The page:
Trailing a few steps behind her US President husband on Tuesday, Melania Trump made a businesslike entrance to the United Nations General Assembly.
The First Lady kept one hand in the pocket of her Calvin Klein pantsuit, worn with her signature black heels. As her go-to shoe designer Manolo Blahnik told Harper’s Bazaar, Mrs Trump is all about her image: “She’s working non-stop to make it work.”
To that end, the same day she was hitting diplomatic circles, Mrs Trump 47, was also directing how she’s publicly perceived.
Specifically, she called in the lawyers to go after a Croatian language school which used her image as part of a marketing campaign.
Through her lawyer, the First Lady reportedly threatened to sue over five billboards in Zagreb, Croatia, showing her in front of an American flag.
The accompanying text? “Just imagine how far you can go with a little bit of English.”
Mrs Trump is reportedly sensitive about her distinctive Slovenian accent, which inspired model Gigi Hadid to crank out a Melania impersonation when she hosted the 2016 American Music Awards in November.
In January, when comedian Chelsea Handler said the first lady “can barely speak English”, the Trumps’ personal lawyer, Michael Cohen, came out swinging.
“Don’t be fooled by her accent. Melania is bright and articulate,” he told the New York Post. “To be clear, our First Lady speaks multiple languages, I believe five.”
While she hasn’t had much chance to showcase her linguistic skills since her husband’s inauguration, Mrs Trump had a crack last Friday when she introduced her husband at an event in Maryland.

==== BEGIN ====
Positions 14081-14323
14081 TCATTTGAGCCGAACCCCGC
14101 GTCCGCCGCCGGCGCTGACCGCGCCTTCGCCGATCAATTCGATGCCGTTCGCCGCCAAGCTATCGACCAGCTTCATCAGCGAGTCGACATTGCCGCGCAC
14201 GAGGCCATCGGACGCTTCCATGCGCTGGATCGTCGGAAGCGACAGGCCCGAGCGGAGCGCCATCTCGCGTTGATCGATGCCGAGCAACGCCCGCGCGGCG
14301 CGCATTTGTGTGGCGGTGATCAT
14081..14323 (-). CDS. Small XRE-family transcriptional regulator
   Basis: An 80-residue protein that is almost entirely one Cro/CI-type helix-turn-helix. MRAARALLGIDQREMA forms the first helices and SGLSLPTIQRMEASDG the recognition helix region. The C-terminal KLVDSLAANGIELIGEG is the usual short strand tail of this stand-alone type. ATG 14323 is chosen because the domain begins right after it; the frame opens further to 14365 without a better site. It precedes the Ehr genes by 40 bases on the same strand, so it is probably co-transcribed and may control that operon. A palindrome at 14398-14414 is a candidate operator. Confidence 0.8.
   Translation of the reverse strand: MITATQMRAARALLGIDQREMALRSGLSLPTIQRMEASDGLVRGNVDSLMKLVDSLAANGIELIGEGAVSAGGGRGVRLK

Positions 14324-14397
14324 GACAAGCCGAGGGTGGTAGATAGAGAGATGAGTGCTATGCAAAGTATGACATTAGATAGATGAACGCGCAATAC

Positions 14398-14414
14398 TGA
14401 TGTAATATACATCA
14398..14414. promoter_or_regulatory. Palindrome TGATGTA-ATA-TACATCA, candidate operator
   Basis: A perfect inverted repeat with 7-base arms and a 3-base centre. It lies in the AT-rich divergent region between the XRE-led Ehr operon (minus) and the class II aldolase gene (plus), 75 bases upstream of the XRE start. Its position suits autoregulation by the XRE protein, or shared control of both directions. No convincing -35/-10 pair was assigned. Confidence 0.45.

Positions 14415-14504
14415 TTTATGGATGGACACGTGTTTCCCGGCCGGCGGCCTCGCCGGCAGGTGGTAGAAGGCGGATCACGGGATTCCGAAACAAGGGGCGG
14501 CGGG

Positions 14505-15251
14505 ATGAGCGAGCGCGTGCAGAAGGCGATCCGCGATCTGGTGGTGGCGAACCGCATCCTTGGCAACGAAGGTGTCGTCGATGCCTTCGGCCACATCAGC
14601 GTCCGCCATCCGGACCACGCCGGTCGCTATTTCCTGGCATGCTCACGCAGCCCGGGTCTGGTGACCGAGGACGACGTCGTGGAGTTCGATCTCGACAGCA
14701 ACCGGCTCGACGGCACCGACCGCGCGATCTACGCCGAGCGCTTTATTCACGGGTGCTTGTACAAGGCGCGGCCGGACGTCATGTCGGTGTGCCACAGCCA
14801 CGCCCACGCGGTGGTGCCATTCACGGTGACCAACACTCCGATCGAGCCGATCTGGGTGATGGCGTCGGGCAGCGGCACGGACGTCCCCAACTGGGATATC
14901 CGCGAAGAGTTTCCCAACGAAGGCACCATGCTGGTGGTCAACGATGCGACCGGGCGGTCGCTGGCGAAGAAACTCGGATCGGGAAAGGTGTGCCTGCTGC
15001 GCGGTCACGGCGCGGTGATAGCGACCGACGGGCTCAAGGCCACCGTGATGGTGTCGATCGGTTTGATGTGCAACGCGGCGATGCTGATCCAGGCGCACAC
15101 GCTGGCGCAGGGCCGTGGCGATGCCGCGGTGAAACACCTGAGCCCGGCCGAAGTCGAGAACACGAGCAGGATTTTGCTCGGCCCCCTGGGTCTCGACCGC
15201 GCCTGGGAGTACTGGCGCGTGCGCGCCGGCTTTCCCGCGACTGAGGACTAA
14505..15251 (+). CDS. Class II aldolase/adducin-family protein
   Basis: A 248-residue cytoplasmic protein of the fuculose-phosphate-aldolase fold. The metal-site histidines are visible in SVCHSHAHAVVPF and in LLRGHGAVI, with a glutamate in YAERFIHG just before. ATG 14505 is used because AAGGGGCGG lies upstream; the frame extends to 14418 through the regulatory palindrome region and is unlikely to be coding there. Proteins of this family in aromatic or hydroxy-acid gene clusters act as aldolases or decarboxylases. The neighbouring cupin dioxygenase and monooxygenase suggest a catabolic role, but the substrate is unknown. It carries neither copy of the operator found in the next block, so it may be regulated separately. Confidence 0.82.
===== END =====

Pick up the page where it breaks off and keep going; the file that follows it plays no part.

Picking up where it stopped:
But her words were overshadowed by the President’s reaction to her calling him to the stage. He gave his wife a rather stiff, business-like handshake before guiding her stage left, telling her to “go sit down”.
The exchange tickled comedian Jimmy Kimmel, who said Mr Trump “shut her down like a robot from Westworld”, referring to the hit drama about a theme park inhabited by lifelike robots.
The drama was real in Zagreb, where Mrs Trump’s lawyer Natasa Pirc Musar demanded the American Institute remove the billboards.
“I’m satisfied with the fact that the school admitted that they violated the law and that they are ready to remove the billboards,” Pirc Musar told The Associated Press.
Ivis Buric, a spokeswoman for the American Institute in Zagreb told The Chicago Tribune the advertising campaign was not supposed to make fun of Melania, but to show she “had a lot to do”.
“We are very sorry that the billboards were misunderstood as something intended to mock the first lady,” Buric told The AP.
Admitting the short campaign was “very successful” because of the global publicity it generated, Buric said, “it was meant to be something positive, to show her as a role model.”
Said Pirc Musar: “We are still analysing possible further legal steps.”
The law firm was hired by Mrs Trump, a native of neighbouring Slovenia, to protect her image, which has been linked to cakes, underwear and tourism.
In November, the firm fired a warning shot across the bows of locals in Mrs Trump’s hometown of Sevnica, who tried to cash in by using her face on merchandise.
That was small beer compared with the lawsuit she launched against the publisher of the Daily Mail in Britain and New York after it ran a story questioning elements of her former modelling career.
In April, the news outlet apologised and agreed to pay damages reportedly worth about $3.7 million.